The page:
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LinuxFocus.org: Avoiding security holes: memory, stack and functions, shellcode

Apr 15, 2001, 22:00 (0 Talkback[s])
(Other stories by Frédéric Raynal, Christophe Blaess, Christophe Grenier)

"In our previous article we analyzed the simplest security holes, the ones based on external command execution. This article and the next one show a widespread type of attack, the buffer overflow. First we will study the memory structure of a running application, and then we'll write a minimal piece of code allowing to start a shell (shellcode)."

"Let's assume a program is an instruction set, expressed in machine code (regardless of the language used to write it) that we commonly call a binary. When first compiled to get the binary file, the program source held variables, constants and instructions. This section presents the memory layout of the different parts of the binary."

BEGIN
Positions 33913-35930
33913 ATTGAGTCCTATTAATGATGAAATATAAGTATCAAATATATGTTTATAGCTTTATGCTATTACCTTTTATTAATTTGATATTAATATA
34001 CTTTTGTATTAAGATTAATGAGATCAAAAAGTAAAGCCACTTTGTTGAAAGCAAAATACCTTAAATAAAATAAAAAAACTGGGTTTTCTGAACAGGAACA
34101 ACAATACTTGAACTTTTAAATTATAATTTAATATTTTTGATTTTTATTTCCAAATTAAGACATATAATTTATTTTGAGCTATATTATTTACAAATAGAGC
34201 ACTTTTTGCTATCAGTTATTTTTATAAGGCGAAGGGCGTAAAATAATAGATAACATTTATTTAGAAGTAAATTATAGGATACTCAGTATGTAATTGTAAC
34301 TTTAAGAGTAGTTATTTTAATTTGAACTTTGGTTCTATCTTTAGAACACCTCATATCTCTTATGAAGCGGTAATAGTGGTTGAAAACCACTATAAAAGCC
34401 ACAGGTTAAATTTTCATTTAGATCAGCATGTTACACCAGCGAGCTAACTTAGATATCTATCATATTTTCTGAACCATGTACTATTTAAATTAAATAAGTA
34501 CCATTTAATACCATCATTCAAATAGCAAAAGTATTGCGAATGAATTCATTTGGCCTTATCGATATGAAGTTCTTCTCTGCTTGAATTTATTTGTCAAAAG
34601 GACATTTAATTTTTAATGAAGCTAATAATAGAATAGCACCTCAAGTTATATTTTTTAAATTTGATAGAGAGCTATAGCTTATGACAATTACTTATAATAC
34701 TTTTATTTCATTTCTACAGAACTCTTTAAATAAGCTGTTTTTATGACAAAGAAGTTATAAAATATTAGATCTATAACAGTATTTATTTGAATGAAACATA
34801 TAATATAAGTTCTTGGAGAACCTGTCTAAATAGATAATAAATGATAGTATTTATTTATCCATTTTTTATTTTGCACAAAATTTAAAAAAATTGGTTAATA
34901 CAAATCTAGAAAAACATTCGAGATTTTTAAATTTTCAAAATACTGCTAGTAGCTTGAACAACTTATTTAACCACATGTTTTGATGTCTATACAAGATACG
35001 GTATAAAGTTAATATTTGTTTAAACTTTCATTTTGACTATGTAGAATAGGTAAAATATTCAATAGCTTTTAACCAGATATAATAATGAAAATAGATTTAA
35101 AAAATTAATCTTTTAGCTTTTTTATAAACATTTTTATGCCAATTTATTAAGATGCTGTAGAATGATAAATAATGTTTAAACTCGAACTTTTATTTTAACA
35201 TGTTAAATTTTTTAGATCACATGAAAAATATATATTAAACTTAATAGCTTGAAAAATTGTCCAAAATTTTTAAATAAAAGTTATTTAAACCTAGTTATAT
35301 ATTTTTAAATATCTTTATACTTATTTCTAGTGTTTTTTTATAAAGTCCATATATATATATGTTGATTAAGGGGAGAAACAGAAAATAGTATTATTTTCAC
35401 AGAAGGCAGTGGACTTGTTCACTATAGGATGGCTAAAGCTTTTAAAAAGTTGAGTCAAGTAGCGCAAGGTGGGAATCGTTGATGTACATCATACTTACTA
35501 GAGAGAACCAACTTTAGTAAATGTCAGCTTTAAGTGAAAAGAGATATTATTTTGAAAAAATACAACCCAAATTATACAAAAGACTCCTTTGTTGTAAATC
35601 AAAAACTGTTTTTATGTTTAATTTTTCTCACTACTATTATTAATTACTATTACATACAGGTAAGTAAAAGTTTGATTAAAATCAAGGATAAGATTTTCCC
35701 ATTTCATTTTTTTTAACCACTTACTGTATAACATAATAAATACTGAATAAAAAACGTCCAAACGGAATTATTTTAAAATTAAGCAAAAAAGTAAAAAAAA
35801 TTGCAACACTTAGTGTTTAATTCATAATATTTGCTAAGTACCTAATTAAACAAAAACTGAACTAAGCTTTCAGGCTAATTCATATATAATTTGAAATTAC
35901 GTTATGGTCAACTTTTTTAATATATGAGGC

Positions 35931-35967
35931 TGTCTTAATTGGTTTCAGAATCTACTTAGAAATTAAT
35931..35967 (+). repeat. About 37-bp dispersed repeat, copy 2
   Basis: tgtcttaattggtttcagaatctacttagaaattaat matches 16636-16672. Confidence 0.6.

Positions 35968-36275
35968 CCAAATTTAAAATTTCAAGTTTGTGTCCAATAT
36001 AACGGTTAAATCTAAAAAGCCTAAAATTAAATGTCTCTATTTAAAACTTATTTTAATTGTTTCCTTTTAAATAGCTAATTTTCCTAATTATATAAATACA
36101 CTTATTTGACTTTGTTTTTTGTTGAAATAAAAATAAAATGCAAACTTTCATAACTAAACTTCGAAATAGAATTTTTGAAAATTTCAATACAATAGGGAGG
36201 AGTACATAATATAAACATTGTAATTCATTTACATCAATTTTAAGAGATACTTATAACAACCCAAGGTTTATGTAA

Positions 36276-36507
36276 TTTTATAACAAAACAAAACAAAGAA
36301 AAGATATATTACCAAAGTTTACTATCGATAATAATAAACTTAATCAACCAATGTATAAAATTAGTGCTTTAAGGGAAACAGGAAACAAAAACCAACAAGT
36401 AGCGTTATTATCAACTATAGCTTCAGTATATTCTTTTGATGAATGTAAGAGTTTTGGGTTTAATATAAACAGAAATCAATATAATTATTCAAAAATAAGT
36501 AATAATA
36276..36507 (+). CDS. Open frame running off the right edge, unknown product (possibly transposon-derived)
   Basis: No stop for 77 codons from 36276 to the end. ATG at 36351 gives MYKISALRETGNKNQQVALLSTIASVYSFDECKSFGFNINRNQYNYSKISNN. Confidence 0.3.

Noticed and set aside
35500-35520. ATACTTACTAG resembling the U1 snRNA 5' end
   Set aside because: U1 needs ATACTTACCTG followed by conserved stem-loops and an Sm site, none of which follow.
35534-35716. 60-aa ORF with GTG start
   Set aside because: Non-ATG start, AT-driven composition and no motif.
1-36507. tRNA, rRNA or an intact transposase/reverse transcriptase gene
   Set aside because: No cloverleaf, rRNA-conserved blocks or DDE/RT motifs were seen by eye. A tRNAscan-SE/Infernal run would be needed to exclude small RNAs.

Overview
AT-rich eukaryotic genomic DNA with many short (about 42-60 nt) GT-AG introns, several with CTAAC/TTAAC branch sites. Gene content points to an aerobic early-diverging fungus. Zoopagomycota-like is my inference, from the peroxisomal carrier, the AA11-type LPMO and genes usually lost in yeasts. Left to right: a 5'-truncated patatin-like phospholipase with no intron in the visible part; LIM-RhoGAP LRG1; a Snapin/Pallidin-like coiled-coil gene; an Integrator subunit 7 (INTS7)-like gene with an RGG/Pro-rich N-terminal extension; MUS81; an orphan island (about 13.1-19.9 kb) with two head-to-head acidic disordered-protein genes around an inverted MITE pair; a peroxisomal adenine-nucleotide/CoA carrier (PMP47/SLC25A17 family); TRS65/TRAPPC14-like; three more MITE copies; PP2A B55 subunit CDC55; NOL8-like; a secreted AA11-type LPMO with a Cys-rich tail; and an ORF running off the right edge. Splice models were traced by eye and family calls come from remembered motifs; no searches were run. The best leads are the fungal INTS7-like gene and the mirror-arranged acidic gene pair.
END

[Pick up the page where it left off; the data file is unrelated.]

"To understand what goes on while executing a binary, let's have a look at the memory organization. It relies on different areas..."

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